Scientists estimate that there are approximately 4 × 10^30 microbes living on the planet. To put this number into perspective, there are 4,000,000,000,000,000,000,000,000,000,000 microbes living on the planet compared to a mere 6,793,220,750 humans.
All life on the planet can be grouped into one of three branches on the tree of life – eukaryotes, bacteria, and archaea. More complex organisms, like humans, trees, fish, many fungi, and even single-celled 'microbial-type' organisms like diatoms, algae, and amoebae belong to the eukaryotic branch of the evolutionary tree. These organisms are made up of eukaryotic cells that are characterized by a membrane-bound nucleus. Most microbes belong to one of the other two branches. Bacteria are prokaryotic cells that do not contain a membrane-bound nucleus. Archaea have characteristics of both eukaryotic and prokaryotic cells, but, like the bacteria, lack a membrane-bound nucleus.
Organisms located on the bacteria and archaea branches are significant because, though a small number can be plant and animal pathogens, the vast majority are responsible for recycling nutrients, fixing carbon dioxide, and mitigate important agricultural and industrial processes. "Microbes mediate almost every conceivable biological process on the planet," said Eddy Rubin, Director of the DOE Joint Genome Institute (JGI), the high-throughput DNA sequencing facility supported the U.S. Department of Energy's Office of Science and located in Walnut Creek, Calif.
Due to their importance, bacteria and archaea have been a focus of many genome sequencing projects — with more than 1,000 genomes currently available. "Genome sequencing has revolutionized our understanding of the diverse roles that [these organisms] play," said Rubin. But the diversity of organisms within this genome database is low. "[What is known provides only a] narrow window into the diversity of bacteria and archaea" said Jonathan Eisen, a professor at the University of California, Davis and adjunct scientist at the DOE JGI.
Think of phylogenetic diversity as all of the separate branches growing from the main "trunk" of the Tree of Life. "Most of these separate branches within the bacteria and archaea have not yet been sampled in regard to genome sequencing" said Eisen.
To expand the genomic sampling of bacterial and microbial diversity, Eisen and others at the DOE JGI developed the Genomic Encyclopedia of Bacteria and Archaea (GEBA) to fill in the genomic gaps in the tree of life. Also participating in this work were researchers from many institutions including multiple DOE National Laboratories and the German Collection of Microorganisms and Cell Cultures (DSMZ).
According to Eisen, "GEBA does not focus on specific organisms or processes, but instead represents a way to build a framework of diversity." By understanding microbe diversity as a whole, the scientific community can better understand microbes of scientific importance.
Photo credit: Karin Higgins
Eisen collecting samples from the back of the Alvin submarine.
For the pilot study, the research team selected 200 microbial candidates. "We focused on organisms from which we could get DNA quickly and belonged to a branch in the bacterial or archaeal portion of the tree of life for which genomes were not available" said Eisen.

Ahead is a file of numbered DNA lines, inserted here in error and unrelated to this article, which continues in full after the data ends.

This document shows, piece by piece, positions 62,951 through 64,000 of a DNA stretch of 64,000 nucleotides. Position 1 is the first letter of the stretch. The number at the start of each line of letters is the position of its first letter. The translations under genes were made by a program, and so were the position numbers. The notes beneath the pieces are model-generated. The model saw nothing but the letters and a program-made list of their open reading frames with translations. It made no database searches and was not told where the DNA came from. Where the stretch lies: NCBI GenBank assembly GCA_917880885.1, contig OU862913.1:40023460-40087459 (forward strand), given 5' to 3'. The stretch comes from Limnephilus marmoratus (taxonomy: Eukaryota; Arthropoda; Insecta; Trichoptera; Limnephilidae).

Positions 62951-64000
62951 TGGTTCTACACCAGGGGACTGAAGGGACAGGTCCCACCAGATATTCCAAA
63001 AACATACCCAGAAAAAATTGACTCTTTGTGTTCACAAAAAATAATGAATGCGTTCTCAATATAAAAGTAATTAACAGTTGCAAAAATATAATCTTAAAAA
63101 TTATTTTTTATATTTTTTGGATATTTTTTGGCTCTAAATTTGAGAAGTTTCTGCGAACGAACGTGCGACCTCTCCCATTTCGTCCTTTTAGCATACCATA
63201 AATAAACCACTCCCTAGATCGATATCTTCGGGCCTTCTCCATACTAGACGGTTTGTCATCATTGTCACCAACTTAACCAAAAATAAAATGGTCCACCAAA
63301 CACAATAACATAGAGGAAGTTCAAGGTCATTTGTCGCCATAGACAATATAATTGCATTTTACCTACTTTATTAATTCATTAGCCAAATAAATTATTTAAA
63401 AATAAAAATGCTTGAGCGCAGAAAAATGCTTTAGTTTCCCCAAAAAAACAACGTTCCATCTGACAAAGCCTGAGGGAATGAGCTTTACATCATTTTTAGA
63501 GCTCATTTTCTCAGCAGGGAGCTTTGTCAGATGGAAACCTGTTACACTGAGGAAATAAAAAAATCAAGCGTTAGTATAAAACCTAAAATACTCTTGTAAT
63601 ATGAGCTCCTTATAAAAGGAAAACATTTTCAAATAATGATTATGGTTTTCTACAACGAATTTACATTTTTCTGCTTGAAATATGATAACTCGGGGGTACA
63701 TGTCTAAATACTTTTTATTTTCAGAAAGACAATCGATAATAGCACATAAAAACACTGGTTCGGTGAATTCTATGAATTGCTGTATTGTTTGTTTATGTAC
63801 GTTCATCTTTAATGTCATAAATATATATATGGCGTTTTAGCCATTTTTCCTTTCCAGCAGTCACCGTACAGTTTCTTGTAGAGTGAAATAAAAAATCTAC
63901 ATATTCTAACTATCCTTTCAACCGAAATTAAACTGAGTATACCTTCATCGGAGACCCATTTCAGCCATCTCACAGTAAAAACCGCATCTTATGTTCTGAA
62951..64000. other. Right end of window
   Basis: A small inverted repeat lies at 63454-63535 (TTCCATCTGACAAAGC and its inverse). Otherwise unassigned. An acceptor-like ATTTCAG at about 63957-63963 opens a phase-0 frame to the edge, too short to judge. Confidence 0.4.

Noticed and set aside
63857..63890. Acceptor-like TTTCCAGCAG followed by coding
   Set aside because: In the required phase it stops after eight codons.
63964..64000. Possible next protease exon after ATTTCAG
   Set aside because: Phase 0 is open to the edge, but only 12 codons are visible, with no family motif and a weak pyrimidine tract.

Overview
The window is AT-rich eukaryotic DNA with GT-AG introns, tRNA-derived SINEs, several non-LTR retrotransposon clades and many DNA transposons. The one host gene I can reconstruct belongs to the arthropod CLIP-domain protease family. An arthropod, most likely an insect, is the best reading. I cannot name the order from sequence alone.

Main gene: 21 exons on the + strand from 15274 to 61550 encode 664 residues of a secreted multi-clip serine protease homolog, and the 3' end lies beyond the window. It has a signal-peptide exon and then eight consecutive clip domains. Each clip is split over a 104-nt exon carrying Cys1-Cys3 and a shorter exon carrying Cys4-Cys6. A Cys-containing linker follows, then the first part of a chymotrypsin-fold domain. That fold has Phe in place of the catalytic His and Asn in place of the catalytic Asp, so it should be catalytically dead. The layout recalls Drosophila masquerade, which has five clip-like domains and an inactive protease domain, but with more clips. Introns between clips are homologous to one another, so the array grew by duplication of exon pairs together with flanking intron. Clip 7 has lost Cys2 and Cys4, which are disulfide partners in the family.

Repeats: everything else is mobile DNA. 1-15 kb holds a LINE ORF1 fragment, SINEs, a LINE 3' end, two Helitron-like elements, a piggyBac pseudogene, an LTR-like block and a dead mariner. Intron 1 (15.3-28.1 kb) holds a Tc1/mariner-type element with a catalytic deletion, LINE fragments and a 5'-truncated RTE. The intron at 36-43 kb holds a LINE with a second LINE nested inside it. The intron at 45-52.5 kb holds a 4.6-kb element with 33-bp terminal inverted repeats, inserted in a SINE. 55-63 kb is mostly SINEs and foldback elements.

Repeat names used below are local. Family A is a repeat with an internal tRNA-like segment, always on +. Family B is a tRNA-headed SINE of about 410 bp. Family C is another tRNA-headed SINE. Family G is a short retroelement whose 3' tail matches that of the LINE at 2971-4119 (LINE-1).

Focusing on 56 genomes in the pilot study, the researchers showed that better genomic sampling of the tree of life can lead to fundamental improvements in the discovery of new diversity as well as the interpretation and analysis of existing data from other organisms. There are practical benefits as well.
The genome of one microbe sequenced in the GEBA pilot study can produce enzymes capable of breaking down plant matter in highly acidic environments. This new information could have important implications in developing pretreatment processes to more efficiently and economically produce plant-derived transportation fuels.
Eisen is calling for an expanded effort. "This pilot study still only covers a tiny fraction of archaea and bacteria diversity. But by sequencing an additional 1,000 organism genomes, we can account for about 50 percent of known microbial diversity for organisms that can be grown in a lab. This can be accomplished in the next few years."
Photo credit: Karin Higgins
Researcher Jonathan Eisen
Future work lies in deciphering the diversity in organisms that cannot be grown in the lab. "That is the next frontier" said Eisen. "[To accomplish this,] we will need about 10,000 genomes to understand this diversity."
The Department of Energy (DOE) funded this project through the Office of Science Office Biological and Environmental Research. DOE invests in science and solving critical issues impacting people's daily lives and the nation's future. To learn more about DOE visit www.energy.gov.
The DOE Joint Genome Institute, supported by the Office of Science, is headquartered in Walnut Creek, Calif., and provides integrated high-throughput sequencing and computational analysis that enable systems-based scientific approaches to these challenges. To learn more about JGI visit www.jgi.doe.gov.
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This article was written by Stacy W. Kish.